I am still working on expanding my heatmap (and as I write this, I realise I have not penned down an update on that in ages, will get on that soon™). For this particular mini-adventure, I wanted to run from Eupen (Belgium) to the three country point of Belgium, The Netherlands, and Germany. Nothing particularly difficult, but it was a bit far for an out and back. I thought instead I could continue on to Aachen (Germany) and then take the train back.

Overview of the region. The three country point is where the lines meet south of Vaals.
Overview of the region. The three country point is where the lines meet south of Vaals.

Cross border trains get a bit more expensive though, so with the warmer weather starting and wanting to make the most out of the ticket, I decided to make it all more expensive still and make a long weekend in Aachen out of it. That means I needed to carry a bit more than I usually do on a run, which in turn is the reason I am jotting this down as a reminder for a possible future attempt at a similar endeavour.

I had to bring enough stuff to survive the weekend in Aachen and I had to carry it on my back while running. I believe the community calls this “fastpacking”. I made it easier on myself by renting a room in Aachen to crash, so I did not need a tent or anything like that. Evidently I could also just buy food in the city. So in essence what I needed was: clothes, footwear, some essentials.


Eventually I settled on the following. Sadly I am writing this after the fact from memory, so I hope I am not making a mistake. Also, I forgot to weigh the setup beforehand. It definitely was heavier than what I have run with in the past.

  • Surviving the long run from Eupen to Aachen
    • 10 litre running backpack from Decathlon to hold everything
    • 1 litre water bag with drinking tube
    • 2×0.5 litre soft flasks filled with water (it was warm enough to warrant both)
    • 4 energy gels from decathlon
  • Electronics
    • Cellphone
    • Power plug
    • USB-C charging cable
    • Watch charging cable (I planned on doing, and tracking, more walking and running in Aachen so I knew my forerunner 245 would not make it without a top up)
  • Toiletries (travel sized)
    • Sunscreen
    • Contact case + contact fluid
    • Toothbrush + tooth paste
  • Clothing for when I am not running
    • Underwear and socks
    • 1 running sweater that weighs less than my regular sweaters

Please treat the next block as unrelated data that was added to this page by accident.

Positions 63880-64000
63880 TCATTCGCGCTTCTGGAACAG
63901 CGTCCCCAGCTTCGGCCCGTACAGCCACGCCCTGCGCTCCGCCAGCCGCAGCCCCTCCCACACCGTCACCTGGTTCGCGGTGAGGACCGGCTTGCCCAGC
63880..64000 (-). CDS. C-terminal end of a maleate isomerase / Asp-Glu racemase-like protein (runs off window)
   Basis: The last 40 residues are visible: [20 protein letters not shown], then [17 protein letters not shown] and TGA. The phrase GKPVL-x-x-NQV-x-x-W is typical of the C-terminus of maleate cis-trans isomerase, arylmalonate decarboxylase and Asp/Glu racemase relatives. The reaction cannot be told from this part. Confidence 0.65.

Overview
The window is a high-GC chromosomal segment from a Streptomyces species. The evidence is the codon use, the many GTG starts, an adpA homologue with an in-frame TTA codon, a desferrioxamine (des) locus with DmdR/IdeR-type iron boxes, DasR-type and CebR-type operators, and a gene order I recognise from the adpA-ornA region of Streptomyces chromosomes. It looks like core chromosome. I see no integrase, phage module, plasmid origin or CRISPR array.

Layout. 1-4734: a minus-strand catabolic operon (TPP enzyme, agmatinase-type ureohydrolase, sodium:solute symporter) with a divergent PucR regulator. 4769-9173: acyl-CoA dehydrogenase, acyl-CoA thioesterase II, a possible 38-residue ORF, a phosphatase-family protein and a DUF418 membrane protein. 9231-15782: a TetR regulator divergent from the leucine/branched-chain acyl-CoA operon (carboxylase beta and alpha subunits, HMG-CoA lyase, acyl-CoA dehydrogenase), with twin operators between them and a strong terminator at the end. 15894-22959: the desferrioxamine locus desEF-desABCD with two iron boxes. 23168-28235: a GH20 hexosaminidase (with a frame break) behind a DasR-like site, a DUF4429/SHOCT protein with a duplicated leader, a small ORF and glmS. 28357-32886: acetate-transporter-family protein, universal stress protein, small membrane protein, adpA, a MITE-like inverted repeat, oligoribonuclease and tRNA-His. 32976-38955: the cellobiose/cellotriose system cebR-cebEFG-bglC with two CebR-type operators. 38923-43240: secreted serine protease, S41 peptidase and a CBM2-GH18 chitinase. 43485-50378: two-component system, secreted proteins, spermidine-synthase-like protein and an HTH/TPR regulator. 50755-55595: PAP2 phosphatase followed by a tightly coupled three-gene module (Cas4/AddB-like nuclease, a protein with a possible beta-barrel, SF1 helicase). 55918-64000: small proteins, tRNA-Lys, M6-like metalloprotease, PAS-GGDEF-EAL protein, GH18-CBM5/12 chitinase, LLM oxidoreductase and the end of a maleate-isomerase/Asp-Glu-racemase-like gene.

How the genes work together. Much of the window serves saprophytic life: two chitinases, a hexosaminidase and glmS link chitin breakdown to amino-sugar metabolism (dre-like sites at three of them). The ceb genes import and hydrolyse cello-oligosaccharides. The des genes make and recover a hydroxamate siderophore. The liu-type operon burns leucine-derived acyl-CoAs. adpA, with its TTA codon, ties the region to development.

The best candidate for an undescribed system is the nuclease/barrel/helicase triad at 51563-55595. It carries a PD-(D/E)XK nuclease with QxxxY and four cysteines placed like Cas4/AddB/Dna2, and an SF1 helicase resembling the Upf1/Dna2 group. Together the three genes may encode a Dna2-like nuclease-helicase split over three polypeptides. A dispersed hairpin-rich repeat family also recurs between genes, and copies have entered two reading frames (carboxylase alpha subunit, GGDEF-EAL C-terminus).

• 1 T-shirt
    • 1 pair of light fabric shorts
    • Espadrilles (sort of like slippers)
  • ID card, bankcard, Brussels public transport card
  • Some cash bills since Germany is 20 years behind on using cards and do tipping
  • Some plastic and ziplock bags to keep things dry while I sweat through the backpack.

Besides all that, I was also wearing running clothes, running shoes, and my running watch. I reused those running clothes (including the socks and underwear) for the two runs I did in Aachen the two days after. This went OK. Shower washing of clothes is also always an option when things can dry quickly enough.

I made sure to cut nails and shave before as well, to not have to worry about those while there.


I was very happy to have brought clean clothes for when not running. Nothing like a shower after the run and not having to squeeze back into dirty clothes.

The espadrilles were not a good choice. They were a bit heavier and they are stiff so not as easily stuffed into the backpack. Disregarding that, they started cutting into my feet after walking a lot in them. That was slightly unexpected since I have used other espadrilles in the past that worked just fine when touristing. In the future, I might be tempted to look into some more minimalist shoes, by the looks of things there are more foldable options in that market. Otherwise I also have some light watershoes I am tempted to give a try once. Just using the running shoes for everything is also an option, but it is nice to be out of those for a while too. Especially after sweating a bunch.

The place actually provided a toothbrush and toothpaste, but I was not aware of that. Would not have saved much weight anyway.

A powerbank would have been useful for the longer touristing days. Would also add a bunch of weight though.

I would have liked my ereader (Nook Simple Touch), but I did not think it would fit in nicely in my backpack since I had to stuff to get everything in. I did not want to put weird pressure on it. Could have used it when just sitting around chilling on a terrace or in a park. Next time it might be better to just bring it.


In the end, this is the result of 60.2 km of running (30.3, 11.1, 18.8) and 43.5 km of walking over the three day weekend. Saturday was the long point to point run. Sunday the south loop. Monday the north loop. I tried to follow nature walking routes where possible. The rest is walking to do tourism.

All the running and walking over the long weekend.
All the running and walking over the long weekend.